Interceptor treatment.

Discussion in 'Coral Health' started by Thatgrimguy, Apr 24, 2012.

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  1. Corailline

    Corailline Super Moderator Staff Member

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    It is a dry heat, yeah right !
     
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  3. Thatgrimguy

    Thatgrimguy Flying Squid

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    Took some pics today! Here are a couple of the affected montis.

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    Tyree Undata
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    You can see the undata turning brown and the rim not showing on part of it. I could visibly see the bugs on this colony.

    The stressed acro to the left was a result of a hairy acro crab... I'm pulling my 40b frag tank out of line and turning it into a proper QT. I have enough parts to make it work pretty easy. I'll change water with my auto water change on a daily basis. So the 40b with a 30g sump will get about 80g of w/c a month from my main tank. I'm thinking that will be enough to ensure exact parameters between the two. I'm not making this mistake again.
     
  4. barbianj

    barbianj Hammer Head Shark

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    I have to agree with Cheryl here ::). I have experienced "accelerated growth" and better polyp extension both times I dosed with Interceptor for amphipods. I now believe that the growth and extension are what should have been normal all along. Besides killing off the amphipods, there were extremely tiny "bugs" traveling along the rims of the acans and some other LPS. All of them died after the treatment.
     
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  5. gabbyr189

    gabbyr189 Bubble Tip Anemone

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    +1. You must complete the treatment 3 times. The first time is to kill all of the arthropods themselves. Since the treatment does not kill the eggs, you perform this a week later. A week is the perfect timing to kill the arthropods after they hatch, but before they lay new eggs. The third treatment is to kill any arthropods that somehow escaped the timeframe.

    Here is a pretty detailed writeup that I wrote about my success with the treatment. Several months later, there is not a red bug in sight.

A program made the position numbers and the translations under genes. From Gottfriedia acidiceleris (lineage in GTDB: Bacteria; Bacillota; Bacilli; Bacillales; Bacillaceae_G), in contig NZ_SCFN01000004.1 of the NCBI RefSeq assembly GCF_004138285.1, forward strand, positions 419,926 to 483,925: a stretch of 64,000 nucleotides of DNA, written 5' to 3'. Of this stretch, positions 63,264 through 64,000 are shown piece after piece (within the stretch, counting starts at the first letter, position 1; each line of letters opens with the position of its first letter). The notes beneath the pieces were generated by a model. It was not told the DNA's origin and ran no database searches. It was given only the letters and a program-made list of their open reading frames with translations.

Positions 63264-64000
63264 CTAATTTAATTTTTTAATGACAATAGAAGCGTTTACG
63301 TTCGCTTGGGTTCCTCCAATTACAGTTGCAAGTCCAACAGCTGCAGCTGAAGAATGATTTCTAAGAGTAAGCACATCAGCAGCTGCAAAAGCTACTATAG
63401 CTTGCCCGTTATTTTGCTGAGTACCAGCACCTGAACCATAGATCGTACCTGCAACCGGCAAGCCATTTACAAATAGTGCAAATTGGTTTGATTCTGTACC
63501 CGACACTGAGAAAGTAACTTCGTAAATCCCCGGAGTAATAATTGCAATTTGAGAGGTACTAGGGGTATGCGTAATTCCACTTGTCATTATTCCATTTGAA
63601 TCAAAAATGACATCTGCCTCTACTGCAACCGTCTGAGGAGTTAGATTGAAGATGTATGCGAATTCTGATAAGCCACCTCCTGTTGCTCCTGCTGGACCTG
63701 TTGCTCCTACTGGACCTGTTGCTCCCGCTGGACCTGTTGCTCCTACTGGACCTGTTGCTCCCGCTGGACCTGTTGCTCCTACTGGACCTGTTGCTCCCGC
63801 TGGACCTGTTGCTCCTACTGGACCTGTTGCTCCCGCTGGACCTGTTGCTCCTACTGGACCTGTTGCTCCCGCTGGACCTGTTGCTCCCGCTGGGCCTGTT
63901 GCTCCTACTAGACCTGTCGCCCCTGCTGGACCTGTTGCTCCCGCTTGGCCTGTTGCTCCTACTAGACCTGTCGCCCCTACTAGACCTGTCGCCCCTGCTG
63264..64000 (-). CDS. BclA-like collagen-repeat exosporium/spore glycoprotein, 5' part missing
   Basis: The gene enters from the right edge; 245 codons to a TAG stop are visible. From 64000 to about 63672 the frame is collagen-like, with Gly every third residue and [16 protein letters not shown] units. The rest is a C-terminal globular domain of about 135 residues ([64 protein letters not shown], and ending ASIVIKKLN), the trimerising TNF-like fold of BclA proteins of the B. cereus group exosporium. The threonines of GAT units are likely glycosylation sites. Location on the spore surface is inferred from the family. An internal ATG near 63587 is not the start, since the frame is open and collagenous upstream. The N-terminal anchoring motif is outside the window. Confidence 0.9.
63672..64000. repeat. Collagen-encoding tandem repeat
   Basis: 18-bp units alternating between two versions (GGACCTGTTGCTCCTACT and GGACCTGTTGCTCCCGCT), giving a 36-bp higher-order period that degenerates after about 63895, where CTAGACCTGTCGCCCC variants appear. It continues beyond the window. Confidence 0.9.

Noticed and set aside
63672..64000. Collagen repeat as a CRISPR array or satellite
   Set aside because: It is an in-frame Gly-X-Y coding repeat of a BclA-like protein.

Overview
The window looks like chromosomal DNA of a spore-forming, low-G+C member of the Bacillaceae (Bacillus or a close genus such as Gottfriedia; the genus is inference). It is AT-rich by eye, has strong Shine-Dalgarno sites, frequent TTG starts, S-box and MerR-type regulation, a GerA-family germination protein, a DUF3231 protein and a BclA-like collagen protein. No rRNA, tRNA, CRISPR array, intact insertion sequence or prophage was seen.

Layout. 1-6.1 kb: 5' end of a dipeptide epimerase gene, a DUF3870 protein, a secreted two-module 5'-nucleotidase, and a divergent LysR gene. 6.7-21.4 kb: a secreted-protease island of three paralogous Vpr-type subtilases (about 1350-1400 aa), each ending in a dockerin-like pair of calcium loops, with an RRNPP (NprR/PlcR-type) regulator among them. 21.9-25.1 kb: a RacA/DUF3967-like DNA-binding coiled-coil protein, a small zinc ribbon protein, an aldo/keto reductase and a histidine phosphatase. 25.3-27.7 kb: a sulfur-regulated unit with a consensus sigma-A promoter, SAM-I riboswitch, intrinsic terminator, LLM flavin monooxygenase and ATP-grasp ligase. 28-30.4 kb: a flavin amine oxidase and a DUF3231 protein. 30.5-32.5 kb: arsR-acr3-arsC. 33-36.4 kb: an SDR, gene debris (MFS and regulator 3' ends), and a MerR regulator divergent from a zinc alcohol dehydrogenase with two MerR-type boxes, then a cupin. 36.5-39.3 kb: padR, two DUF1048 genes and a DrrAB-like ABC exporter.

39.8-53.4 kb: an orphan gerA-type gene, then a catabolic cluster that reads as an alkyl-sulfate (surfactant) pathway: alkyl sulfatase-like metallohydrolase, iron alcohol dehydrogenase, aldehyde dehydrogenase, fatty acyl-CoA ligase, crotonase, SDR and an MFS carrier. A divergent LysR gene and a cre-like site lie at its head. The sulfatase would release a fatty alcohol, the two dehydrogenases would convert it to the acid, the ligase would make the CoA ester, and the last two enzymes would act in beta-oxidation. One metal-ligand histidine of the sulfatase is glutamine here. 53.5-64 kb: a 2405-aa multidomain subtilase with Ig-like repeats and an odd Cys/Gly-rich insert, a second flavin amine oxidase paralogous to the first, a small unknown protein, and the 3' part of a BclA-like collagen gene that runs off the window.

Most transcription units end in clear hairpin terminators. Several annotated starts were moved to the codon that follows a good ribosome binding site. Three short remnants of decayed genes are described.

http://www.3reef.com/forums/coral-diseases/successful-red-bug-treatment-127399.html
    Good luck!!
     
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  6. Thatgrimguy

    Thatgrimguy Flying Squid

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    Anyone see any reason I couldn't run some chemiclean at the same time as the interceptor since I have the same directions on both anyhow? My 40b frag tank is just full of cyano.
     
  7. gabbyr189

    gabbyr189 Bubble Tip Anemone

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    Honestly I would just remove the cyano the natural way... Extra chemicals are just going to complicate your situation. The cyano (and other types of algae) will just keep on coming back if you don't eliminate the excess nutrients (and source of them) that are feeding it...
     
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  9. Thatgrimguy

    Thatgrimguy Flying Squid

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    I didn't have enough flow from the sump to the 40b is why it flared up. But now I'm having a hard time getting rid of it. All phosphate and nitrate read 0 and the main tank is completely cyano and algae free. I guess now that the root of the problem is fixed it should fix its self in time anyhow.
     
  10. gabbyr189

    gabbyr189 Bubble Tip Anemone

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    Haha we all went through it! I am still in my weekly wc habit! What test kits/digital testers are you using? They aren't giving you the right value. On the other hand, if the tests are in fact reading 0, you may still have a source of these nutrients.. The algae may be consuming all the nitrate and phosphate at the same rate as it is being produced, resulting a "net" reading of 0.
     
  11. Thatgrimguy

    Thatgrimguy Flying Squid

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    No, I really don't I run ULNS based on my salifert tests and my LFS's red sea test kits. This cyano was from me having a lot of fresh sand, and rock in the 40b while not having very much return from my sump that my main tank is hooked up too. I just added this frag system and I didn't give it much time to cycle because I plumbed it into my main system anyhow. Now I'm just being impatient, lol. There is no visual algae or cyano in my main tank.
     
  12. gabbyr189

    gabbyr189 Bubble Tip Anemone

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    Patience is the key... Do what I say, not what I do ;D